The CDC recently revamped their developmental guidelines for children for the first time in years, allowing parents to know earlier on if their kids may be experiencing any sort of delays.
Villanova nursing professor Michelle Kelly, PhD, CRNP, CNE, comments on the new guidelines:
- The CDC and American Academy of Pediatrics (AAP), in response to birth provider and parent input, took a critical look at existing developmental milestones tools and handouts. Surveillance and handouts are typically parent facing items that can be used to determine if a child is meeting age-expected developmental targets.
- That is in contrast to screening which is more structured, based on the surveillance but done by a primary care provider and used for referral for services, and evaluation which is done by a developmental specialist with the intent to diagnosis.
- The CDC / AAP have done a thorough overhaul of Developmental Milestone Surveillance (as opposed to screening & evaluation) to attempt to make the milestones “evidence based” and where possible norm referenced.
- Another major change is that the milestones are set for >75 percent, rather than 50 percent. This means they are targets that 75 percent of children that age would have met. This eliminates phrases in the previous milestones that were confusing, such as a child “may begin” a task at one age, but also should be doing it at the next age.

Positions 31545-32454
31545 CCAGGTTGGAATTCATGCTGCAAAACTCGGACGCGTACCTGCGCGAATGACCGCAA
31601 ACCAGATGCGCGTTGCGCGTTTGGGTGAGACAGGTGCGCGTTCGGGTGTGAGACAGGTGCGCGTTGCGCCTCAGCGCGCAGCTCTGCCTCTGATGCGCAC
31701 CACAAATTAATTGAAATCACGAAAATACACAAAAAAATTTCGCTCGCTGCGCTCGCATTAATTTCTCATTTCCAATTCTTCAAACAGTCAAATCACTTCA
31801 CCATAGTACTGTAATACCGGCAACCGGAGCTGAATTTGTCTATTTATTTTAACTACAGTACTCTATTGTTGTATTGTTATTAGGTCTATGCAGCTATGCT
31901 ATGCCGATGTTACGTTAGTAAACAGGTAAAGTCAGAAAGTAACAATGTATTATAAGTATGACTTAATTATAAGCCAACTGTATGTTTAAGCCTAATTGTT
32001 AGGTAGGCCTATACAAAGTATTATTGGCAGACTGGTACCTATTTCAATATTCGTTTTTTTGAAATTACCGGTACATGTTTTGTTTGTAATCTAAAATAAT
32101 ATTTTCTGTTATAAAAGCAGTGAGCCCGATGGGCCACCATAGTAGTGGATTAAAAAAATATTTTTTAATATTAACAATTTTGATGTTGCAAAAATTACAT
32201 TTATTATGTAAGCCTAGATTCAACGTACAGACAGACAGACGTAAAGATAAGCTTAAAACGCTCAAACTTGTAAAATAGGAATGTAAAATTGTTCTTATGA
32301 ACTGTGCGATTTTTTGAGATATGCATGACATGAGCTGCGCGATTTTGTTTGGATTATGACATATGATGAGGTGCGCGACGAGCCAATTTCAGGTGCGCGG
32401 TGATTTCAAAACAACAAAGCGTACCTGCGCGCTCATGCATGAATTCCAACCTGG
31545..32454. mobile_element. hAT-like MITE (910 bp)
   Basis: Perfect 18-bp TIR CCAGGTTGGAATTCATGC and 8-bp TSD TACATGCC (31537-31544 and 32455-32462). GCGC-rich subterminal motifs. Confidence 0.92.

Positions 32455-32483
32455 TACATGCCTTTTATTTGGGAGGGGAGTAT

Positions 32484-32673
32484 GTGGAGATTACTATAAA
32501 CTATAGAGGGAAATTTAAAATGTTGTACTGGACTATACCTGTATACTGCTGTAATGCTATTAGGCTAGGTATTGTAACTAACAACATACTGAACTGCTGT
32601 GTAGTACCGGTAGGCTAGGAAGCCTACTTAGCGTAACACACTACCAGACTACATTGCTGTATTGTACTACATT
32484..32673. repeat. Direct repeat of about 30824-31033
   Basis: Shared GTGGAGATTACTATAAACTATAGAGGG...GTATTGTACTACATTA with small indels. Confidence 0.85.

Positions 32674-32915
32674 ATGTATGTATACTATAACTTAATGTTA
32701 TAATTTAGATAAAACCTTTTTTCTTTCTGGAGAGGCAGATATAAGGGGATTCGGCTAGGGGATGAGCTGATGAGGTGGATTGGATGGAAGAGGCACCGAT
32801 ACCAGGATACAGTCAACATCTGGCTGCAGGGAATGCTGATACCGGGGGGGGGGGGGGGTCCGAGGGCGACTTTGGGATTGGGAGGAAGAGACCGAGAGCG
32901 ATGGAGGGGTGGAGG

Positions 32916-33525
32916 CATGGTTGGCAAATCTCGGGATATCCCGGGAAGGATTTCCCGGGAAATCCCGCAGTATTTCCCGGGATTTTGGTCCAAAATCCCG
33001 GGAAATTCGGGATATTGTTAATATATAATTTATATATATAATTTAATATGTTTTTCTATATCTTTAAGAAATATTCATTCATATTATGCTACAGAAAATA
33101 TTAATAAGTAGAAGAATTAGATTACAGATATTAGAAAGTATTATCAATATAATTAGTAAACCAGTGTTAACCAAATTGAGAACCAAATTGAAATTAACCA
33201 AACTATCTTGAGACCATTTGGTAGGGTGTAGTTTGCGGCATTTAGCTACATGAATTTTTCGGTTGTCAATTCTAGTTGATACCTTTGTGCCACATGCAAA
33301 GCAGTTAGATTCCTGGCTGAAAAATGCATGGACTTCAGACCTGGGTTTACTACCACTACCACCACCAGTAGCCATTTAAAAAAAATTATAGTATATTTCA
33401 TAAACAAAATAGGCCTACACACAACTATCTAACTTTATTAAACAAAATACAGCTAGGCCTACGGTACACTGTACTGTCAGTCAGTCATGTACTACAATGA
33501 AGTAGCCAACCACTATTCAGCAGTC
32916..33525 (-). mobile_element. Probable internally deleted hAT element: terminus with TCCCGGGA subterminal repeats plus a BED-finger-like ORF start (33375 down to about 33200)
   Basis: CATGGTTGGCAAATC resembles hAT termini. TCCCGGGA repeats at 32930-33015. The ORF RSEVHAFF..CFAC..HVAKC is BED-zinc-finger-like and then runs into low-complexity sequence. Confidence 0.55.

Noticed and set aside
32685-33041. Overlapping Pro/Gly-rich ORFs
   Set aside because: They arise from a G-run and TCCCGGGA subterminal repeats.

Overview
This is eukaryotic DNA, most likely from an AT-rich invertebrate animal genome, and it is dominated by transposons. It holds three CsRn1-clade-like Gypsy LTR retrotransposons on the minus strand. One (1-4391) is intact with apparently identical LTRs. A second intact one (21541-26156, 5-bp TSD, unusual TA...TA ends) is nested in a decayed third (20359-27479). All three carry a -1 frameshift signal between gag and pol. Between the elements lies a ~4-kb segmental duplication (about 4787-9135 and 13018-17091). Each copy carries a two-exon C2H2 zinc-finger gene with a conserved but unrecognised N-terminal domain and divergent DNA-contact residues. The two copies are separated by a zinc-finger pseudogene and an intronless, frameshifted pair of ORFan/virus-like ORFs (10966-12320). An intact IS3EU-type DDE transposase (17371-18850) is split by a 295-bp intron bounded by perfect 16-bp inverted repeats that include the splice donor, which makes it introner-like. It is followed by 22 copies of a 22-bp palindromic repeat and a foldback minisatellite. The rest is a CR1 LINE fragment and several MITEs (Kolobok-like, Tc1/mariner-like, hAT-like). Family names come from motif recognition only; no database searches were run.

- Perhaps the biggest win for children born preterm and others at risk for developmental delays is the 75 percent expectation virtually eliminates the “wait and see” that occurred when the expectation was that 50 percent of children would exhibit a skill at that age. This means that families who have concerns, or whose children are not meeting the age-appropriate milestones, should be more readily referred for evaluation and intervention.
- Additionally, an increased emphasis is placed, compared to the previous version, on open-ended questions to elicit parent concerns and ways for families to promote age-appropriate development.
To speak with Kelly, email firstname.lastname@example.org.
Michelle Kelly, PhD Associate Professor | M. Louise Fitzpatrick College of Nursing
Michelle Kelly, PhD, CRNP, is an expert in children's health, neonatal intensive care, and long-term health effects of premature birth.
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